From Below Taughannock Falls

January 07, 2004


Provided and copyright by: Michael Breed, Chenango Valley High School
Summary authors & editors: Michael Breed

Taughannock Falls formed as the glacial ice that filled the Cayuga Lake trough retreated near the end of the Pleistocene Epoch. Since that time, the falls have sapped their way upstream for approximately one mile from Taughannock Creek's delta at the shores of Cayuga Lake, one of New York State's Finger Lakes. The process formed a gorge over 400 feet (122 meters) deep and is the site of Taughannock Falls State Park.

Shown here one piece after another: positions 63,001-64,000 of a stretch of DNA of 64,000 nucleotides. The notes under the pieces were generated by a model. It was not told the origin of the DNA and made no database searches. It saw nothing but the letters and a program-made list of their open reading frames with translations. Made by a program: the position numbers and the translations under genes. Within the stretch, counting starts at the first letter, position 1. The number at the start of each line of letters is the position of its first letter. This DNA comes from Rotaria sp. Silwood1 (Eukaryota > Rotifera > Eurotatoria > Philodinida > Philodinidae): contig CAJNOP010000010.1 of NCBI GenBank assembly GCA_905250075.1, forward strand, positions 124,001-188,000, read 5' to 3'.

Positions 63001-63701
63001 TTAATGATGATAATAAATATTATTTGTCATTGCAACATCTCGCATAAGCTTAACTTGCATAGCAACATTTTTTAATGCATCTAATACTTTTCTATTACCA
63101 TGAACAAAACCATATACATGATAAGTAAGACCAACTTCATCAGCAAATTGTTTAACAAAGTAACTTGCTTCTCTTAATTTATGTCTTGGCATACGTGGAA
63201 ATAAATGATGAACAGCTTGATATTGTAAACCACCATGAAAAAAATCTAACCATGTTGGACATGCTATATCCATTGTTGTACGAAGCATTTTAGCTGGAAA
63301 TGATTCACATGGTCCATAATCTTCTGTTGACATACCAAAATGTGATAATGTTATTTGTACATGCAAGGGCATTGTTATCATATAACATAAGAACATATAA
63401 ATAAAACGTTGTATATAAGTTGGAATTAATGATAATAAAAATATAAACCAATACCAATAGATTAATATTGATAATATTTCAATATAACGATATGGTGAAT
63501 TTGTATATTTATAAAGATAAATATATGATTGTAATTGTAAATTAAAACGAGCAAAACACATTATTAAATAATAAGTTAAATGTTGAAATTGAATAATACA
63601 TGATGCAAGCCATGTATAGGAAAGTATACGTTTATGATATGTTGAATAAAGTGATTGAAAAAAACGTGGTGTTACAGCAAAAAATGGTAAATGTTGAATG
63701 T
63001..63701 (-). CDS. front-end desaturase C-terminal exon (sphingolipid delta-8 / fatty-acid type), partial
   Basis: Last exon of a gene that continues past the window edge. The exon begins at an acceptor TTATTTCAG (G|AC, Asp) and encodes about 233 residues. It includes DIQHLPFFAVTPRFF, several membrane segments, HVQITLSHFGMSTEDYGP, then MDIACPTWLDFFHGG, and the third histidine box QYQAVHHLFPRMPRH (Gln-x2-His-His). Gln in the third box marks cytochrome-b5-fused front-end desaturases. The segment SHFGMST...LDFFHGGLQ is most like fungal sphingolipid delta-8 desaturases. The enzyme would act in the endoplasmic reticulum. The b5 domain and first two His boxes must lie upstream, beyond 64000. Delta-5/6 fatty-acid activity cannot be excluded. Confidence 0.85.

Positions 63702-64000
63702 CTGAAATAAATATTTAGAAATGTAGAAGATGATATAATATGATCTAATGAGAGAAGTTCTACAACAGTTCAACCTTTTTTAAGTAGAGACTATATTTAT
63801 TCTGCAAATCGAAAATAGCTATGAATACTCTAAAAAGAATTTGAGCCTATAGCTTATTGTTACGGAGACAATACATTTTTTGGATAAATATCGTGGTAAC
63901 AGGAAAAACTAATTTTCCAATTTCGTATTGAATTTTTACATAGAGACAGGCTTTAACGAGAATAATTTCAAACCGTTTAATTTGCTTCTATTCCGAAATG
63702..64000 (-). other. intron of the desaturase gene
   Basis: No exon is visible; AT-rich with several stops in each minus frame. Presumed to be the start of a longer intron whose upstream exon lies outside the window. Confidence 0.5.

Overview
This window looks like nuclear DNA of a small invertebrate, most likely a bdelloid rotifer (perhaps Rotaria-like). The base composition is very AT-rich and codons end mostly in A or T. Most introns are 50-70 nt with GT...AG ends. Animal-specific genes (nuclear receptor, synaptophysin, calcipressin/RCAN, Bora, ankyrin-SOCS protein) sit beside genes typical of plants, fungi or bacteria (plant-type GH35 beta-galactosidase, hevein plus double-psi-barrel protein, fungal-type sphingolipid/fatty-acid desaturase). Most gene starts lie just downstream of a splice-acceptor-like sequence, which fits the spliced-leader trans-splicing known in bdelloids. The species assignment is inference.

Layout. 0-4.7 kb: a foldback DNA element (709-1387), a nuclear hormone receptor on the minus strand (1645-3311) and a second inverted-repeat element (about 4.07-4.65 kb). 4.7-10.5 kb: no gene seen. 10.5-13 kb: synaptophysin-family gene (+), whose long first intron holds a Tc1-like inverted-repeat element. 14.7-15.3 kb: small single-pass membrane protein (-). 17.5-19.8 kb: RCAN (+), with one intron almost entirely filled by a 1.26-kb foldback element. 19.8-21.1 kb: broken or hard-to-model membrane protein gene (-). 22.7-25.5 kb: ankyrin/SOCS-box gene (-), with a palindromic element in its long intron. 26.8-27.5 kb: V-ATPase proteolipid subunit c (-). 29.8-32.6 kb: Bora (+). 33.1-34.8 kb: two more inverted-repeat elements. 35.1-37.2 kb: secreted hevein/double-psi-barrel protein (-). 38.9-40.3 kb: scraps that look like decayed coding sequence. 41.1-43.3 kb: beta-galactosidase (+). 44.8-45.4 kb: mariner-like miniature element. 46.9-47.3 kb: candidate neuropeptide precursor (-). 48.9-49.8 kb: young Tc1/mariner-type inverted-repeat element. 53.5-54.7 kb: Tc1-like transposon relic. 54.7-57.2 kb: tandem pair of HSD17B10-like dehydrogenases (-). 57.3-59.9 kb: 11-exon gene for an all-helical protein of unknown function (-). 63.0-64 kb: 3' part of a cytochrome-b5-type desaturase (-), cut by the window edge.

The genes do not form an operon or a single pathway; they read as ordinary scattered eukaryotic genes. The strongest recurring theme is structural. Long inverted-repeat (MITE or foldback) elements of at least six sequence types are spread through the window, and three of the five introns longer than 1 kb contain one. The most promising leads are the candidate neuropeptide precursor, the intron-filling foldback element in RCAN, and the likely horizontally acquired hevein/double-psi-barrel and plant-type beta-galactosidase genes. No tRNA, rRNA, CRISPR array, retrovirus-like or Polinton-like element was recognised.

The gorge offers great examples of geologic sights such as extensive solution pitting of the Tully limestone of the creek bed, evidence of the Firtree Anticline, and great examples of both mechanical and chemical weathering of bedrock. The falls themself are in a large amphitheater and drop 215 feet (66 meters) as they pour over the Sherburne sandstone that forms the caprock of the falls. This is the highest waterfall east of the Mississippi River.

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